Exploring in Berlin and rest of Germany
Back in Berlin again, 20 years after the fall of the wall. For travelers, 2009 and 2010 present a unique opportunity to join in Germany's festivities, to dabble in history, talk to folks who lived it, see where and how they lived before and after the borders opened in 1989.
Right, what's left of the Berlin Wall today
Coffee at Brandenburg Gate In the mornings before 9, especially in the slow winter season, you may have it all to yourself -- the icon that drew Napoleon to steal a piece for France, that stirred the Nazis and became a symbol of worldwide hatred, that sat atop a wall through most of the cold war, and gleams today in a peaceful morning sun. From Molyneaux's Travel Maven blog
Poking about pieces of the old Berlin Wall
Guns, dogs, and fear along the old Iron Curtain For today's young travelers who zip around Europe, where borders of countries sometimes seem irrelevant, Germany in the 1950s, 60s, 70s and 80s may be difficult to comprehend. Two countries. Two sets of rules. Armed guards. Killings.
When East met West on peaceful soil in 1989 Twenty years ago, rural East Germany looked as if someone had turned off the color television set and fired up an old black and white model. Farms and houses were gray, covered with soot from coal used as heating fuel. In many villages, shop windows were empty. When the walls came down, residents on both sides rejoiced.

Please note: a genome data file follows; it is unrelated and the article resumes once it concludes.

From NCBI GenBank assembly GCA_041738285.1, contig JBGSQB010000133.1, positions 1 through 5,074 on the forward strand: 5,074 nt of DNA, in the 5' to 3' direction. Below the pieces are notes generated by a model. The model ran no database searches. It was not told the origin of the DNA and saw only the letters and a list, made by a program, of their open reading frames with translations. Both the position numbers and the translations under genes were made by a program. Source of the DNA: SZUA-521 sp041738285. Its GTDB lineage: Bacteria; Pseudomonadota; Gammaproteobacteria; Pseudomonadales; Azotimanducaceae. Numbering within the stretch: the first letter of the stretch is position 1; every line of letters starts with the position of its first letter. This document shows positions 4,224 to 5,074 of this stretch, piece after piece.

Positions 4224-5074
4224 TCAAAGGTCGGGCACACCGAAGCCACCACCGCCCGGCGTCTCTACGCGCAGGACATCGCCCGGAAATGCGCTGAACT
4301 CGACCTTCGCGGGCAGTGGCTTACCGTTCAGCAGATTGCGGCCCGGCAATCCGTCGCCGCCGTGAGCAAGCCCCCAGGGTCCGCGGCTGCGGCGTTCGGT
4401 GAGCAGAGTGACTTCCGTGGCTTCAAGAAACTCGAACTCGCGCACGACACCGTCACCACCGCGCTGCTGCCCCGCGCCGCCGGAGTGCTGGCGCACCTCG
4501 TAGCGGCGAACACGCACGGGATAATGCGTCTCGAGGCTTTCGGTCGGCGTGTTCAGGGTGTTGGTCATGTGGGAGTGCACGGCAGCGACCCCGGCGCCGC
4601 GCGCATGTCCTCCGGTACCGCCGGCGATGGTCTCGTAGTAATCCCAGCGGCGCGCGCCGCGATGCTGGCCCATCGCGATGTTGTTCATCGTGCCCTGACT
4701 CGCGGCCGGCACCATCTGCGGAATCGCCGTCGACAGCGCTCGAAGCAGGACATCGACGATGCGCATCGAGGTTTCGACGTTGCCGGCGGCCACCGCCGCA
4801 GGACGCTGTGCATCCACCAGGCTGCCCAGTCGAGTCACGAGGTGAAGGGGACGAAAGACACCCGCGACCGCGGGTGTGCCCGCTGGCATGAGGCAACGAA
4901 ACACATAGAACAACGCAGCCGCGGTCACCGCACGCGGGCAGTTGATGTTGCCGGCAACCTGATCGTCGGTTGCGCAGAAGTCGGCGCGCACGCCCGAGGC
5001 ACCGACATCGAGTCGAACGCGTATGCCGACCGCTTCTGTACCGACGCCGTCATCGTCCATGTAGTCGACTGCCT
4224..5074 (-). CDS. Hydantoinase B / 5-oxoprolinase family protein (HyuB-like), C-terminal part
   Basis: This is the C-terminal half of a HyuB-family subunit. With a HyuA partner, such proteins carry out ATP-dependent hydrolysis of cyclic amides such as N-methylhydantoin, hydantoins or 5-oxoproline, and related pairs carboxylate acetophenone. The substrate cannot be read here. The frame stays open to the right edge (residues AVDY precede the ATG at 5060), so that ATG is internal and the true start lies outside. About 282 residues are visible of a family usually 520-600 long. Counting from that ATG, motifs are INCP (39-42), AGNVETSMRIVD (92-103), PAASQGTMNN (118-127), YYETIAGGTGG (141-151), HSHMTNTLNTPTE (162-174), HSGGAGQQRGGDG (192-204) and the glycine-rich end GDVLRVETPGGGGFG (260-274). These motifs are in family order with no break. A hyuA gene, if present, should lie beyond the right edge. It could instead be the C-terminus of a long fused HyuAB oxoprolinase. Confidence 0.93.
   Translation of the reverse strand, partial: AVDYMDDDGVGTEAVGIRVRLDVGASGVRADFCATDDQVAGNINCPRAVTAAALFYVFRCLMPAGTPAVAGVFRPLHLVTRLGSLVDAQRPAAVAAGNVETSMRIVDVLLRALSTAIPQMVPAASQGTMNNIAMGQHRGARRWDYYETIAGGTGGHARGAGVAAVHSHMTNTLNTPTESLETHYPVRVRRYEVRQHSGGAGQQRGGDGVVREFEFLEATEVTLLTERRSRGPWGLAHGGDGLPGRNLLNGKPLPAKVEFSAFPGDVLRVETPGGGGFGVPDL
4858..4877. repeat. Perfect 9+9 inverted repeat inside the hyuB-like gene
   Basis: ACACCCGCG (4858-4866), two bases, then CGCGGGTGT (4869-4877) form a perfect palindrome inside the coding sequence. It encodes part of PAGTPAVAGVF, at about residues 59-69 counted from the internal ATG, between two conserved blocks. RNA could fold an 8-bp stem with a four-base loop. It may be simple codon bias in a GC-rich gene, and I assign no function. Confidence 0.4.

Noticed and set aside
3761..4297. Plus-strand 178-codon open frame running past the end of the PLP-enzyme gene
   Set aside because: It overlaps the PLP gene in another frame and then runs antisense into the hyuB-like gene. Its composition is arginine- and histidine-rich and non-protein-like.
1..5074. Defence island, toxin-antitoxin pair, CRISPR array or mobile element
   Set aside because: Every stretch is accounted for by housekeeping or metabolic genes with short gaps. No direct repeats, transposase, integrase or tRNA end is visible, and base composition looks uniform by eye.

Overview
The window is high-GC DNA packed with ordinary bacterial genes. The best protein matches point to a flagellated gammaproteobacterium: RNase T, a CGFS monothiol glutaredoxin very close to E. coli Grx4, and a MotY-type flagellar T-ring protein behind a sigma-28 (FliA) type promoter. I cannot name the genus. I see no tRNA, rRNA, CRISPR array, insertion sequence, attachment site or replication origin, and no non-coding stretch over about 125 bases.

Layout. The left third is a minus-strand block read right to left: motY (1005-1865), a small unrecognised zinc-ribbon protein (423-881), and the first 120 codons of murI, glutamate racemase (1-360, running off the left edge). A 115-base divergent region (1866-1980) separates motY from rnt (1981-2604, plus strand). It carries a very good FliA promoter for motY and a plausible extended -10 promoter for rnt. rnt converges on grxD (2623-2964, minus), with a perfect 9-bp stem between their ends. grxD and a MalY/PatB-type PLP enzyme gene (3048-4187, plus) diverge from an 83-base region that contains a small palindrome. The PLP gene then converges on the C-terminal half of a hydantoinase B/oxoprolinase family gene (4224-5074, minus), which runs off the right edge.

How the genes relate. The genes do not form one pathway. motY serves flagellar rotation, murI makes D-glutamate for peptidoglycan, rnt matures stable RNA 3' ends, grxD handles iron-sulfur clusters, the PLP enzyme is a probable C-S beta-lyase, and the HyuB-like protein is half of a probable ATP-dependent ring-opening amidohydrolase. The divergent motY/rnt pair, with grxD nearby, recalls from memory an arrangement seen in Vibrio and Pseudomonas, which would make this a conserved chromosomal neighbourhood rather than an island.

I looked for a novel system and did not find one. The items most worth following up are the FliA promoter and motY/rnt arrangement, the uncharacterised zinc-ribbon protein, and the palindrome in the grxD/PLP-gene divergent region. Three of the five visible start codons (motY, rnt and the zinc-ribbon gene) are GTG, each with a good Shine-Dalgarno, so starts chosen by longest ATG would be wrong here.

Lies and dreams east of the old Iron Curtain Behind old enemy lines, Germans have stories to tell. Delightful cities of music and religious history, such as Eisenach and Leipzig, offer also a journey through the old East German world of hidden bunkers, secret police and a life so fearful that citizens didn't dare let their children talk at school about family time at home.
Above, Wartburg Castle in Eisenach, where Martin Luther translated the New Testament into German.
Proof of the dreaded secret police of Leipzig Folks who live in Leipzig, Germany, are proud of the museum dedicated to the horrors of the old East German secret police, the Stasi. Truth gains value after you live in a world of lies for four decades.
Revolution in Leipzig with candles and prayers Leipzig remembers 1989, when soldiers were ready for everything, but not that people would come with candles and prayers.
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